The premium-to-luxury travel market in India is changing in many ways. Instead of crowded hotels with a factory of rooms, travellers now prefer the small or the boutique. Luxury travellers are also taking shorter and more frequent holidays as opposed to holidaying once a year for many weeks. There is a renewed focus on local dining as well as on health and wellness. And the well-heeled are willing to pay a significant premium for three distinct experiences. According to one estimate, a 32 per cent premium for mountains, a 41 per cent premium for sea and a whopping 62 per cent premium for wildlife destinations.
No doubt, a luxury hotels start-up is playing on all the above trends.
Hotelier Kapil Chopra, who was earlier with The Oberoi Group, launched The Postcard Hotel, a venture-backed company, in December 2018. While the company launched with three ready properties in Goa, it has now gone international with two more - The Postcard Dewa in Thimpu in Bhutan and The Postcard Galle in Sri Lanka.
The boutique chain's idea is to target the rich traveller but not the tourist, the urban traveller looking for a non-urban experience. The hotels have fewer rooms, offer 24-hours check in, anytime breakfast, and often work with locals such as housewives to craft the food menu. In some ways, this conforms to a global mega trend - travellers are increasing preferring dining with locals versus eating at hotels or restaurants. A case in point being Eatwith, a company that now offers dining experiences, cooking classes, and food tours with locals in over 130 countries. Some of the properties are pet-friendly too.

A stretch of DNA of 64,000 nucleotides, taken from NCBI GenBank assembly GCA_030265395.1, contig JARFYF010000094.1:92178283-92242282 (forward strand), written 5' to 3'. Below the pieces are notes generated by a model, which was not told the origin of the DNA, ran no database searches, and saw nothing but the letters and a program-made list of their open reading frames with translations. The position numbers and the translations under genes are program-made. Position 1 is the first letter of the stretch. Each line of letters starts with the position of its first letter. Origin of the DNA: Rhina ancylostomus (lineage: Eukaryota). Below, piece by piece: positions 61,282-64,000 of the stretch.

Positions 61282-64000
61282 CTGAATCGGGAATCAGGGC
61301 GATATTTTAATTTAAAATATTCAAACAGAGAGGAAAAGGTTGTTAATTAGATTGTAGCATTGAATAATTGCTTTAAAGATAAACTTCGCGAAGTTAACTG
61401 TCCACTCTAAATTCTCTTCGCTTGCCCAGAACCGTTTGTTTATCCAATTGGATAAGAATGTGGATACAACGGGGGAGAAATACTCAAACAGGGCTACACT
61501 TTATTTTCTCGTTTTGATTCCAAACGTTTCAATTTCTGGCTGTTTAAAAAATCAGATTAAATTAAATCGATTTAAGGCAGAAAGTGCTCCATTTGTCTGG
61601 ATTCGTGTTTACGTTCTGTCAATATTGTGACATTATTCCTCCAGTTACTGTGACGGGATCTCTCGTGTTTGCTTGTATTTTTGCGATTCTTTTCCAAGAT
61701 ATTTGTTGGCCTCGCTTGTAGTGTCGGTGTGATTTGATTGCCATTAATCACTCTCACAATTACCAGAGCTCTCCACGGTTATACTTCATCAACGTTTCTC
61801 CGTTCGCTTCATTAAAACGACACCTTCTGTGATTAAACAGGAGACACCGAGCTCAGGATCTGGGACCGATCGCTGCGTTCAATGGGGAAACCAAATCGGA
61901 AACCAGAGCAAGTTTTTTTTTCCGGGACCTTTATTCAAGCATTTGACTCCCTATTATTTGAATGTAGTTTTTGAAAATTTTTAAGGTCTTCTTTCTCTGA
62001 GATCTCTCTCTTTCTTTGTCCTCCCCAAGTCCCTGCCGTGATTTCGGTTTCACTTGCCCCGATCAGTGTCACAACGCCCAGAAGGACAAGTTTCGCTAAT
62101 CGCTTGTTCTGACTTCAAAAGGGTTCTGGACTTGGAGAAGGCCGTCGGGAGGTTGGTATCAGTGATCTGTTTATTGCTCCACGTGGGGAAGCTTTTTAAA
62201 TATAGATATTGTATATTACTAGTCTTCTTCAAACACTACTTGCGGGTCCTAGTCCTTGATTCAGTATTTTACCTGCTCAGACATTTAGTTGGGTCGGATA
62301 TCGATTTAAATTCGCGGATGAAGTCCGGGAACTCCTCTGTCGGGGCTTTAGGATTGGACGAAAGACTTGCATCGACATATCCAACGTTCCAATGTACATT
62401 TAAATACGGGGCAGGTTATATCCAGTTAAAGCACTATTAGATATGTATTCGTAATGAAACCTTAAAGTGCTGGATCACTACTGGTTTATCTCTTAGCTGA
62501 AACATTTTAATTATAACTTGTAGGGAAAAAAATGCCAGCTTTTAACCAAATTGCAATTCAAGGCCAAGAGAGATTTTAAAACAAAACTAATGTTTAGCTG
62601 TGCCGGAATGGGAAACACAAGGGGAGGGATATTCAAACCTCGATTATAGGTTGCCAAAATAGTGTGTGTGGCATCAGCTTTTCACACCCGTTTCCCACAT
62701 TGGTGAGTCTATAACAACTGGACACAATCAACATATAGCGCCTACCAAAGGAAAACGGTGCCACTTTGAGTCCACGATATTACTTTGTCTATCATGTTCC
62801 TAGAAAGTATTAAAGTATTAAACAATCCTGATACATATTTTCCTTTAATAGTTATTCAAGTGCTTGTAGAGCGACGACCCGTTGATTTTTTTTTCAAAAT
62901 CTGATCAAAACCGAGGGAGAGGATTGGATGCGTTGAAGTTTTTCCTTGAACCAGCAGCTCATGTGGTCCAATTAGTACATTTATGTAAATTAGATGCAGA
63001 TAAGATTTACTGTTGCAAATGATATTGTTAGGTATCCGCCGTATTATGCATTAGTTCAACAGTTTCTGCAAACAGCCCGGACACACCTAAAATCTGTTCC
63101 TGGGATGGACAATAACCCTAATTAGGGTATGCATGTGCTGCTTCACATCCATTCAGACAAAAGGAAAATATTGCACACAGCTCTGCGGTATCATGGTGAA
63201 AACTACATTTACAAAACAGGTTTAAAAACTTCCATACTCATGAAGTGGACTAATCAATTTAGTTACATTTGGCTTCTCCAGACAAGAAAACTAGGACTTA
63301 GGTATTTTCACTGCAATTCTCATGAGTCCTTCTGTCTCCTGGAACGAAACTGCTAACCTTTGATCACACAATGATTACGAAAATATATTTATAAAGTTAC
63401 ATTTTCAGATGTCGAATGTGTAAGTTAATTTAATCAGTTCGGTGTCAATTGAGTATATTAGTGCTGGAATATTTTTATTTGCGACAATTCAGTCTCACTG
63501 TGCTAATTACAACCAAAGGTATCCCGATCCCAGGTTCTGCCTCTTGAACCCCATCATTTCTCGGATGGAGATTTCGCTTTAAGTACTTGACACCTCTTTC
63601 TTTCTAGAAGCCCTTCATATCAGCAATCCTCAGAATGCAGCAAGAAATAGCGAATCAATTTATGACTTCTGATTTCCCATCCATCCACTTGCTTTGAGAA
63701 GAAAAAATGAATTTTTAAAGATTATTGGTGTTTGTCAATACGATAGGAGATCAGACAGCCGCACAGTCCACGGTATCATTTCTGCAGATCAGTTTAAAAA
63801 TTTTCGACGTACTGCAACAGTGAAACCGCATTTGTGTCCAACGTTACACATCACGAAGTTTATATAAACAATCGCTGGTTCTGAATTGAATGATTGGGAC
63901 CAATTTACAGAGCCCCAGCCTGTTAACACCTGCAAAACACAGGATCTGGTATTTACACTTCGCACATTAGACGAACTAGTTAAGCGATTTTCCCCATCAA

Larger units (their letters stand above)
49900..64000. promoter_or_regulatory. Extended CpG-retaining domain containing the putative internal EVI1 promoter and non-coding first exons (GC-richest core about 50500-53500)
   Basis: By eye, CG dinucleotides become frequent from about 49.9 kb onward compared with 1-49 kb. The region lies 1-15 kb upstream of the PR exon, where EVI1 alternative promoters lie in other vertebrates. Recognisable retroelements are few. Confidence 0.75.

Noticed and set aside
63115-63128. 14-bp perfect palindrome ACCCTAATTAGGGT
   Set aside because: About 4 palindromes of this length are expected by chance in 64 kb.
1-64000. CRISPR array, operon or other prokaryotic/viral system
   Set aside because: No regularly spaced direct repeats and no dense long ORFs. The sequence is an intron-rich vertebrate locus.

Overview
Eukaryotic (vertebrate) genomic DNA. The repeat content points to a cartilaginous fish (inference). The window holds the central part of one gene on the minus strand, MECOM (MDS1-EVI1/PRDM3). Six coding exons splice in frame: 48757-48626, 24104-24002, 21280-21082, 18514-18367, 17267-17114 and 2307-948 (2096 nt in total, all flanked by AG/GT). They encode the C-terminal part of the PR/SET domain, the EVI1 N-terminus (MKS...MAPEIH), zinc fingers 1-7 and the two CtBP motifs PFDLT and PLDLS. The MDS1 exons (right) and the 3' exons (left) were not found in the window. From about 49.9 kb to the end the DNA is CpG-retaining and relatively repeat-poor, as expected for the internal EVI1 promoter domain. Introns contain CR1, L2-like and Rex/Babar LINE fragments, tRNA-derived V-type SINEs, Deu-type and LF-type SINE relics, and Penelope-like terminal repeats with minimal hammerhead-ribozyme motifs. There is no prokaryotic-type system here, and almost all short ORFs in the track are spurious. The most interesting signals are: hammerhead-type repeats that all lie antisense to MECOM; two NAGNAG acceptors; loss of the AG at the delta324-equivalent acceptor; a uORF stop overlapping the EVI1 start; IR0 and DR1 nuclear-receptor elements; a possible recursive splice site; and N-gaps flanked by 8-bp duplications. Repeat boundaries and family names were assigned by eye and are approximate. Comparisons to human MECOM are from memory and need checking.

In terms of other experiences, the hotel chain is rolling out treatments for lifestyle diseases. While its Goa properties offer Ayurvedic treatments, Thimpu is developing a spa in association with Bhutanese therapists and the Galle property is readying a spa with tea treatments.
All the properties appear to have stunning views. The Postcard Dewa is surrounded by mountains and forests and is near an old monastery. In Galle, one could do blue whale watching two hours from the property. One of the Goa properties, The Postcard Cuelim, has a 350-year old chapel within its premises while The Postcard Velha is surrounded by 300 acres of coconut plantations and has just eight rooms.
All of this comes at a price. Dewa, which opens on November 15, starts at Rs 49,000 a night. The Galle property opens on November 30 and is a tad cheaper at Rs 18,000 a night.
Kapil Chopra said that his company either goes for management contracts, buyouts, or long-term leases. The mode depends on how the company views the return on capital. Running very small hotels - of say 10 rooms each - may not be profitable individually but becomes sustainable when one takes a cluster view, he explained. Since the company runs three hotels in Goa, it can afford centralised services. For instance, one general manager can service all the three properties.
The company is aiming at opening 50 hotels in five years. It hopes to have $1 billion in assets under management by then.
The overall Indian travel market, meanwhile, is expected to grow to $48 billion by 2020, from about $27 billion in 2015. Just the hotel industry was a $7 billion market in 2015 and is expected to nearly double by 2020.